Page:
American Home Assurance Company v. State Farm Mutual Automobile Insurance Company

Filing 37

ORDER by Judge Samuel Conti granting 23 Motion for Summary Judgment; denying 27 Motion for Summary Judgment (sclc1, COURT STAFF) (Filed on 4/9/2013)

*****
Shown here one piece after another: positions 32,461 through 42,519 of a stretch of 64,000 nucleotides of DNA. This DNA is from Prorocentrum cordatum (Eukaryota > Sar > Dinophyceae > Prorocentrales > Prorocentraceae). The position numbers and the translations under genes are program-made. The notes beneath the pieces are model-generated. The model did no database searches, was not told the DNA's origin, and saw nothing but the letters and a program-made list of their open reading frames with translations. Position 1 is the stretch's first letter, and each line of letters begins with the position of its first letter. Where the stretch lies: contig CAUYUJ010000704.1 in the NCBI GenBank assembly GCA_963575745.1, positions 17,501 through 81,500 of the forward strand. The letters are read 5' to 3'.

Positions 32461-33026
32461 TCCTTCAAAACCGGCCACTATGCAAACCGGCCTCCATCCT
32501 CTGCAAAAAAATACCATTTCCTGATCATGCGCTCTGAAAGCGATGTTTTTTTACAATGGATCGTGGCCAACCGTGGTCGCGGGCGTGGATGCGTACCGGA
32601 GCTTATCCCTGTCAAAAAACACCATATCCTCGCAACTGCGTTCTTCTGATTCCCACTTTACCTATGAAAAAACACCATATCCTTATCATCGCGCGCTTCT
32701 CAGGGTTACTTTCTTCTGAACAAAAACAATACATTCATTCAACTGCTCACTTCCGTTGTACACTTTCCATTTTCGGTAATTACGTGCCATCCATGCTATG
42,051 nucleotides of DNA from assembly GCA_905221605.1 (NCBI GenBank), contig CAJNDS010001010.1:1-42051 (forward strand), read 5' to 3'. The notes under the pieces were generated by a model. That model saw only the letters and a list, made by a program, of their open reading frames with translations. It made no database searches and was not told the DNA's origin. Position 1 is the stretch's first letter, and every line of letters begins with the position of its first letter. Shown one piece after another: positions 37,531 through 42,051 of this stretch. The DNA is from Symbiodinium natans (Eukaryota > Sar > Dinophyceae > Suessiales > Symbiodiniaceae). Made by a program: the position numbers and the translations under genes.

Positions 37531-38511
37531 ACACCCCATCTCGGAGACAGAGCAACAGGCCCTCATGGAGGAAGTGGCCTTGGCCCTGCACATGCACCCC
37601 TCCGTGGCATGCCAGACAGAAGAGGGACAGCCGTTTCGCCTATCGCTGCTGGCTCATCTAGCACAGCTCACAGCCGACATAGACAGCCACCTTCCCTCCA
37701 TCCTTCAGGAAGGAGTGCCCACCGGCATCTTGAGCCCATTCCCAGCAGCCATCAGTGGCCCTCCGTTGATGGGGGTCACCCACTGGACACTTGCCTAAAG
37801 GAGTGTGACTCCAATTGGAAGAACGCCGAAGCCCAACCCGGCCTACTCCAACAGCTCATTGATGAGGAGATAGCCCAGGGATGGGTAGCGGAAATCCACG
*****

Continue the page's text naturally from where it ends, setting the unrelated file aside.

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1 2 3 4 5 6 7 IN THE UNITED STATES DISTRICT COURT 8 FOR THE NORTHERN DISTRICT OF CALIFORNIA 9 For the Northern District of California United States District Court 10 AMERICAN HOME ASSURANCE COMPANY, 11 Plaintiff, 12 v. 13 14 STATE FARM MUTUAL AUTOMOBILE INSURANCE COMPANY, 15 Defendant. 16 ) Case No. 11-5387 SC ) ) ORDER RE: CROSS-MOTIONS FOR ) SUMMARY JUDGMENT ) ) ) ) ) ) ) ) 17 18 I. INTRODUCTION 19 This action arises out of a dispute between two insurance 20 carriers over coverage and contribution for an automobile accident. 21 Both Plaintiff American Home Assurance Company ("American Home") 22 and Defendant State Farm Mutual Automobile Insurance Company 23 ("State Farm") issued insurance policies covering one of the 24 drivers involved in the accident, but only American Home actually 25 provided coverage. 26 Farm to enforce its contribution and subrogation rights. 27 before the Court are fully briefed cross-motions for summary 28 judgment filed by both parties. American Home brings this action against State Now ECF Nos. 23 ("Pl.'s MSJ"), 27 1 (Def.'s XMSJ), 30, 31, 33, 34. These motions are appropriate for 2 determination without oral argument. 3 reasons set forth below, the Court GRANTS American Home's motion 4 for summary judgment and DENIES State Farm's. Civ. L.R. 7-1(b). For the 5 6 II. BACKGROUND Unless otherwise specified, the following facts are 7 involved in an automobile accident in San Francisco, California. 10 United States District Court undisputed. 9 For the Northern District of California 8 In July 2007, David Beatson and Young Park were Mr. Beatson was driving a rented vehicle and was in San Francisco 11 on business on behalf of his employer, Heidenhain Holding, Inc. 12 ("Heidenhain"). 13 was insured by State Farm under a personal auto policy. 14 A. 15 package policy issued to Heidenhain. 16 both policies afforded primary coverage for the July 2007 17 accident.1 Pl.'s Ex. L. At the time of the accident, Beatson Pl.'s Ex. He was also insured by American Home under a business auto State Farm now concedes that Pl.'s Ex. K at 8; Def.'s XMSJ at 8. In July 2009, Ms. Park filed a complaint against Mr. Beatson 18 19 and Heidenhain, among others, in San Francisco Superior Court 20 (hereinafter, the "Park action"). 21 subsequently tendered the Park action to American Home. American 22 Home accepted the tender and agreed to defend the suit. American 23 Home then assigned Ray Adams to manage the claim and attorney 24 Barbara Caulfield to handle the legal defense. 25 ("Caulfield Dep."), D. Mr. Beatson and Heidenhain Def.'s Exs. C On January 14, 2010, Ms. Park offered to 26 27 28 1 The State Farm policy had bodily injury policy limits of $250,000 per person, $500,000 for each accident, and property damage limits of $100,000 for each accident. Pl.'s Ex. O. The American Home policy had limits of $1 million per person and per accident. Pl.'s Ex. A. 2 1 settle the action for $1 million. 2 Pl.'s Ex. C. That offer was rejected by American Home. Mr. Beatson notified State Farm of the Park action on or about 3 4 August 13, 2010. Pls.'s Ex. J. State Farm then assigned Jerry Ho 5 to investigate and handle the claim. 6 Mr. Ho spoke with Ms. Caulfield, about the case. 7 this discussion is disputed. 8 admitted that American Home's policy was primary on the risk and 9 that State Farm's policy afforded only excess coverage and would On or about August 25, 2010, The substance of According to Mr. Ho, Ms. Caulfield United States District Court For the Northern District of California 10 likely not be triggered with respect to the Park action. Pl.'s Ex. 11 Q. 12 policies at the time she spoke with Mr. Ho. 13 22. 14 represented that she was coverage counsel for American Home or that 15 she was authorized to make coverage decisions on behalf of American 16 Home. Ms. Caulfield denies that she was even aware of the terms of Pl.'s Ex. H at 15, 16, At his deposition, Mr. Ho admitted that Ms. Caulfield never Pl.'s Ex. I at 31-32. 17 On August 27, 2010, Mr. Ho sent Ms. Caulfield a letter 18 confirming his purported understanding of their discussion: 19 20 21 22 23 24 25 26 27 28 As discussed in our conversation, we are the insurance carrier for your client, David Beatson. It is our understanding that you will be providing primary coverage to our insured for this loss. We further understand that your clients have a 1,000,000 liability policy for bodily injury. We confirmed that the Ford vehicle driven by Mr. Beatson on the date of the loss will qualify as a nonowned car under his personal State Farm policy. As such, liability limits of $250/$500,000 for bodily injury will apply as excess coverage. We further understand that a trial in this case has been continued to January 24, 2011. We request to be carbon copied on any mediation briefs, settlement conference statements, phase reports, etc. so that we can keep informed on the developments in this case. 3 1 2 Pl.'s Ex. R. 3 Home, though Mr. Adams, American Home's claims adjuster, testified 4 that he saw the letter within "a few weeks" of the date it was sent 5 to Ms. Caulfield. 6 the letter was sent to him by Ms. Caulfield. 7 indication that either Ms. Caulfield or Mr. Adams responded to Mr. 8 Ho's letter or contested his view of State Farm's obligations under 9 its policy. United States District Court For the Northern District of California 10 Mr. Ho's letter was not sent directly to American Def.'s Ex. B at 25-26. Mr. Adams presumes that Id. There is no In the fall of 2010, the parties to the Park action engaged in 11 an unsuccessful mediation. 12 settlement offer was made during the mediation. 13 Caulfield did not request that State Farm participate in the 14 mediation. 15 Def's Ex. C. at 27-28. A six-figure Id. at 28. Id. at 28-29. On January 17, 2011, the parties to the Park action agreed on 16 a settlement. Pl.'s Ex. D. Under the settlement, American Home, 17 on behalf of the defendants, agreed to pay Ms. Park $500,000 for 18 her personal injury claim. 19 complex claims director at American Home's parent company, American 20 Home also paid Ms. Park $18,684.95 to settle her property damage 21 claim. 22 that it incurred $55,296.04 in attorney's fees, Pl.'s MSJ at 6, 23 though the only evidence it has submitted in support of this 24 contention is Mr. Adam's declaration, in which he states that 25 American Home incurred $22,018.47 in legal fees between August 13, 26 2010 and March 10, 2011, Adams Decl. ¶ 11. 27 American Home through discovery shows only $5,264.38 in legal fees. 28 Def.'s Exs. W, X. Id. According to Raymond Adams, the ECF No. 25 ("Adams Decl.") ¶ 10. 4 American Home also claims Evidence produced by There is no evidence that State Farm contributed anything to 1 2 the Park settlement or to Mr. Beatson's defense. State Farm first 3 reviewed the applicable American Home policy in late January 2011, 4 after the settlement was reached with Ms. Park. 5 Apparently, State Farm did not review its own policy until early 6 2012. 7 on an out dated State Farm policy that expired several months prior 8 to the July 2007 accident. 9 that he first saw the applicable State Farm policy when it was Pl.'s Ex. K. Initially, State Farm mistakenly based its coverage position See Pl.'s Exs. M, N. Mr. Ho admitted United States District Court For the Northern District of California 10 requested by State Farm's counsel through discovery in 2012. 11 Pl.'s Ex. I at 55-56. 12 In February 21, 2011, State Farm informed American Home that 13 it would not contribute towards the defense and settlement of the 14 Park Action. 15 led to believe that the American Home policy provided primary 16 coverage in relation to the State Farm policy and that American 17 Home had made no suggestion to the contrary until January 7, 2011. 18 Id. 19 notice of the settlement or an opportunity to select defense 20 counsel or evaluate Ms. Park's claim. 21 Pl.'s Ex. E. State Farm asserted that it had been As a result, State Farm explained, it was not given adequate Id. On November 7, 2011, American Home brought this action against 22 State Farm for equitable indemnity, equitable contribution, 23 equitable subrogation, and declaratory relief. 24 ("Compl."). ECF No. 1 Now both parties move for summary judgment. 25 26 27 28 III. LEGAL STANDARD Summary judgment is proper when "the movant shows that there is no genuine dispute as to any material fact and the movant is 5 1 entitled to judgment as a matter of law." 2 fact is "material" only if it may affect the outcome of the case, 3 and a dispute about a material fact is "genuine" only "if the 4 evidence is such that a reasonable jury could return a verdict for 5 the nonmoving party." 6 242, 248–49 (1986). 7 believed, and all justifiable inferences are to be drawn in his 8 favor." 9 support are insufficient to defeat a motion for summary judgment." Id. at 255. Fed. R. Civ. P. 56. Anderson v. Liberty Lobby, Inc., 477 U.S. "The evidence of the nonmovant is to be "Conclusory statements without factual 10 United States District Court For the Northern District of California A Surrell v. Cal. Water Serv. Co., 518 F.3d 1097, 1103 (9th Cir. 11 2008). 12 13 IV. DISCUSSION 14 A. 15 Under California law, one insurer has the right to seek Liability 16 equitable contribution from another when both are obligated to 17 indemnify or defend the same claim, and the first insurer has paid 18 more than its share of the loss or has defended the action without 19 any participation from the other. 20 Maryland Cas. Co., 65 Cal. App. 4th 1279, 1293 (Cal. App. Ct. 21 1998). 22 and State Farm issued policies to Mr. Beatson and that both 23 policies operate as primary policies on the loss involved in the 24 Park action. 25 undisputed that only American Home provided coverage for Mr. 26 Beatson's claim. 27 equitable contribution from State Farm. 28 Fireman's Fund Ins. Co. v. In this case, there is no dispute that both American Home See Def.'s XMSJ at 8; Pl.'s MSJ at 5. It is also Thus, American Home would normally be entitled to While State Farm acknowledges this general principle, it 6 1 contends that equitable considerations weigh against finding for 2 American Home. 3 California courts generally refuse to find a right to equitable 4 contribution against an insurer that is not put on notice of its 5 potential contribution obligations. 6 Insurance Exchange v. Unigard Insurance Co., 79 Cal. App 4th 966, 7 970-72 (Cal. Ct. App. 2000), Truck Insurance sought contribution 8 from Unigard Insurance with respect to an underlying lawsuit that 9 Unigard had never been asked to defend and a settlement that had Def.'s XMSJ at 8. As State Farm points out, For example, in Truck United States District Court For the Northern District of California 10 concluded prior to any tender to Unigard. 11 Unigard, reasoning: "To deny Unigard control (or shared control) of 12 the defense in the [underlying] cases and then saddle it with 13 expenses about which it knew nothing strikes us as the antithesis 14 of equity." 15 is analogous because American Home failed to put State Farm on 16 notice of its contribution obligations. 17 Id. at 981. The court found for State Farm argues that the instant action Def.'s XMSJ at 10-11. But Truck alone cannot justify denying American Home's 18 contribution and subrogation rights. In Truck, the defendant 19 insurer had absolutely no notice of the underlying action until 20 after a settlement had been reached. 21 In contrast, State Farm was on notice of the Park action as early 22 as August 2010, nearly five months prior to settlement. 23 Ex. J. 24 being sued by Ms. Park. 25 diligent inquiry would have revealed that State Farm owed Mr. 26 Beatson a duty to defend and indemnify. 27 constructive notice is sufficient to trigger an insurer's right to 28 equitable contribution. 79 Cal. App. 4th at 981-82. See Pl.'s At the time, Mr. Beatson informed State Farm that he was Id. Accordingly, a reasonable and Under California law, such See OneBeacon Am. Ins. Co. v. Fireman's 7 1 Fund Ins. Co., 175 Cal. App. 4th 183, 200 (Cal. Ct. App. 2009). 2 State Farm argues that any notice was rendered moot by obligations. 5 American Home continually represented that the American Home policy 6 was the only primary on the loss, and that American Home only 7 changed its position on the eve of the settlement of the Park 8 action. 9 facts: (1) on August 26, 2010, Ms. Caulfield allegedly told Mr. Ho 10 United States District Court American Home's representations and conduct regarding State Farm's 4 For the Northern District of California 3 that the American Home policy was the only primary on the loss, (2) 11 Mr. Ho sent Ms. Caulfield a letter on August 27, 2010 confirming 12 his understanding that American Home was the only primary, (3) 13 neither Ms. Caulfied nor American Home responded to or otherwise 14 challenged Mr. Ho's August 27 letter, (4) American never forwarded 15 any reports or documents related to the Park action, other than a 16 pre-trial report and perhaps one other report, and (5) there is no 17 evidence that State Farm was aware that American Home was reserving 18 its right to seek contribution from State Farm. 19 these facts, State Farm asserts affirmative defenses of estoppel 20 and laches. 21 applies here. 22 Def.'s XMSJ at 8-11. Id. State Farm contends that Specifically, State Farm points to the following Id. Based on The Court finds that neither affirmative defense Equitable estoppel requires a showing of four elements: "(1) 23 the party to be estopped must be apprised of the facts; (2) he must 24 intend that his conduct shall be acted upon, or must so act that 25 the party asserting the estoppel had a right to believe it was so 26 intended; (3) the other party must be ignorant of the true state of 27 facts; and (4) he must rely upon the conduct to his injury." 28 Emp'rs. Mut. Cas. Co. v. Phila. Indem. Ins. Co., 169 Cal. App. 4th 8 Farm did not rely on the actions or statements of American Home. 3 Instead, it relied on the conduct of Ms. Caulfield, Mr. Beatson's 4 defense counsel. 5 Home, she did not represent it. 6 Caulfield never represented that she was coverage counsel for 7 American Home. 8 unclear why Mr. Ho and State Farm chose to rely on her purported 9 representations rather than speaking directly with American Home. 10 United States District Court 340, 350 (2008) (internal quotations omitted). 2 For the Northern District of California 1 In this case, State To the extent that Ms. Caulfield did represent American Home, and 11 the undisputed facts show that she did not, she was not apprised of 12 the facts. 13 provisions of the American Home and State Farm policies prior to 14 speaking with Mr. Ho.2 While Ms. Caulfield was appointed by American In fact, Mr. Ho admitted that Ms. Pl.'s Ex. I at 31-32. Accordingly, it is entirely Ms. Caulfield has stated that she had not reviewed the Moreover, there is no indication that State Farm was ignorant 15 16 of the true state of facts, or at least that it did not have the 17 ability to discern them. 18 asserting it is "destitute . . . of all convenient or ready means" 19 of acquiring knowledge of the true state of facts. 20 Beach v. Mansell, 3 Cal. 3d 462, 490-91 (Cal. 1970) (quotations 21 omitted). 22 issued to Mr. Beatson, but mistakenly pulled the wrong one. 23 Farm also could have easily obtained American Home's policy and 24 other relevant documents by reaching out to the insurer directly. 25 Instead, State Farm chose to contact only Ms. Caulfield, who had no Estoppel only applies where the party City of Long Here, State Farm had ready access to the policy it State 26 27 28 2 As discussed above, there is a dispute concerning what Ms. Caulfield told Mr. Ho on August 25, 2010. That dispute is not material, however, because Ms. Caulfield did not have the actual or apparent authority to bind American Home with respect to coverage determinations. 9 1 involvement in American Home's coverage decisions. 2 equity counsel against penalizing American Home for State Farm's 3 mistakes and State Farm's failure to contact the appropriate 4 persons regarding its potential contribution obligations. 5 Principles of State Farm's affirmative defense of laches fails for similar 6 reasons. "Laches is an equitable time limitation on a party's 7 right to bring suit, resting on the maxim that equity aids the 8 vigilant, not those who sleep on their rights." 9 v. Good Things Int'l Ltd., 153 Cal. App. 4th 1144, 1156 (Cal. Ct. Magic Kitchen LLC United States District Court For the Northern District of California 10 App. 2007) (quotations omitted). To prevail on a laches defense, a 11 defendant must show: (1) that the plaintiff delayed asserting a 12 right or claim, (2) the delay was not reasonable or excusable, and 13 (3) the defendant suffered prejudice as a result of the delay. 14 at 1157. 15 Home did not need to formally assert its right to contribution to 16 reserve that right. 17 of equitable contribution for defense costs arises where, after 18 notice of litigation, a diligent inquiry by the insurer would 19 reveal the potential exposure to a claim for equitable 20 contribution." 21 Farm was on notice of the Park action as early as August 2010, 22 about five months prior to the settlement of the action. 23 State Farm has failed to show that it suffered prejudice as a 24 result of American Home's purported delay. 25 of the action in August 2010, it had the opportunity to investigate 26 the claim and participate in Mr. Beatson's defense. 27 to do so. 28 inaction. Id. The flaw in State Farm's laches defense is that American Under California law, "an insurer's obligation OneBeacon, 175 Cal. App. 4th at 203. Here, State Further, As soon as it learned It chose not Any prejudice to State Farm flowed from its own 10 Accordingly, the Court finds that summary judgment is 1 2 appropriate on the issue of liability and finds for American Home 3 on its claims of equitable indemnity, equitable subrogation, 4 equitable contribution, and declaratory relief. 5 B. 6 Now that the Court has found that American Home is entitled to Damages 7 contribution from State Farm, it must determine what that 8 contribution should be. 9 among multiple insurers, a trial court must select the most In allocating defense and indemnity costs United States District Court For the Northern District of California 10 equitable allocation method. 11 Co., 182 Cal. App. 4th 1023, 1032 (Cal. Ct. App. 2010). 12 such as this, Courts have enunciated various equitable allocation 13 methods, including "apportionment based upon the relative policy 14 limits of each primary policy" (the "policy limits" method); and 15 (2) "apportionment among each carrier in equal shares" (the "equal 16 shares" method). 17 have broad discretion in choosing among the various methodologies. 18 Id. 19 Scottsdale Ins. Co. v. Century Sur. Id. (internal quotations omitted). In cases Trial courts State Farm argues for the policy limits method, which would 20 result in State Farm paying only one quarter of the indemnity and 21 defense costs in the underlying settlement. 22 American Homes endorses the equal shares method, arguing that the 23 policy limits method is inequitable because it would leave State 24 Farm in the same position as if it had met its contractual 25 obligations and accepted coverage from the beginning. 26 12-13. 27 28 Def.'s MSJ at 12. The Court adopts the policy limits method here. Pl.'s MSJ at American Home argues that State Farm engaged in bad faith because it dodged its 11 1 contractual obligations from the outset. But the evidence belies 2 this contention. 3 Park action in August 2010, there is no indication that he ever 4 tendered the action to the insurer. 5 American Home directly reached out to State Farm about its 6 contribution obligations was January 2011, the eve of the Park 7 action's settlement. 8 bad faith in handling Mr. Beatson's claim because Mr. Beatson never 9 actually tendered a claim to State Farm. Though Mr. Beatson informed State Farm of the Further, the first time Thus, State Farm could not have engaged in Under the policy limits United States District Court For the Northern District of California 10 method, American Home is entitled to recover 20 percent of the 11 indemnity and defense costs it incurred in connection with the Park 12 action. 13 The Court also finds that the undisputed evidence shows that 14 American incurred at least $500,000 in the settlement of the Park 15 action. 16 additional $18,684.19 in settling Ms. Park's property damage 17 claims, as well as $55,296.04 in legal fees and costs. 18 the settlement agreement produced by American Home makes no mention 19 of the $18,684.19 figure. 20 evidence suggesting that American Home incurred only $5,264.38 in 21 defense costs, raising a triable issue of material fact on this 22 issue. See Pl.'s Ex. D. American Home claims that it incurred an However, Further, State Farm has introduced Accordingly, the Court leaves these two issues for trial. 23 24 25 V. CONCLUSION For the foregoing reasons, the Court GRANTS Plaintiff American 26 Home Assurance Company's motion for summary judgment and DENIES 27 Defendant State Farm Mutual Automobile Insurance Company's motion 28 for summary judgment. The Court finds for American Home on its 12 1 claims for equitable indemnity, equitable subrogation, equitable 2 contribution, and declaratory relief. 3 As to damages, the Court finds that American Home is entitled 4 to equitable contribution from State Farm of $100,000 for 5 settlement of the bodily injury claim in the Park action -- that is 6 20 percent of the $500,000 settlement. 7 entitled to recover from State Farm (1) 20 percent of the amount 8 for which American Home settled Ms. Park's claim for property 9 damage, and (2) 20 percent of the total legal fees that American American Home is also United States District Court For the Northern District of California 10 Home expended in defending the Park action. However, at this stage 11 there exist triable issues of fact as to these amounts. 12 Accordingly, these two issues may be resolved at trial. 13 14 IT IS SO ORDERED. 15 16 17 Dated: April 9, 2013 UNITED STATES DISTRICT JUDGE 18 19 20 21 22 23 24 25 26 27 28 13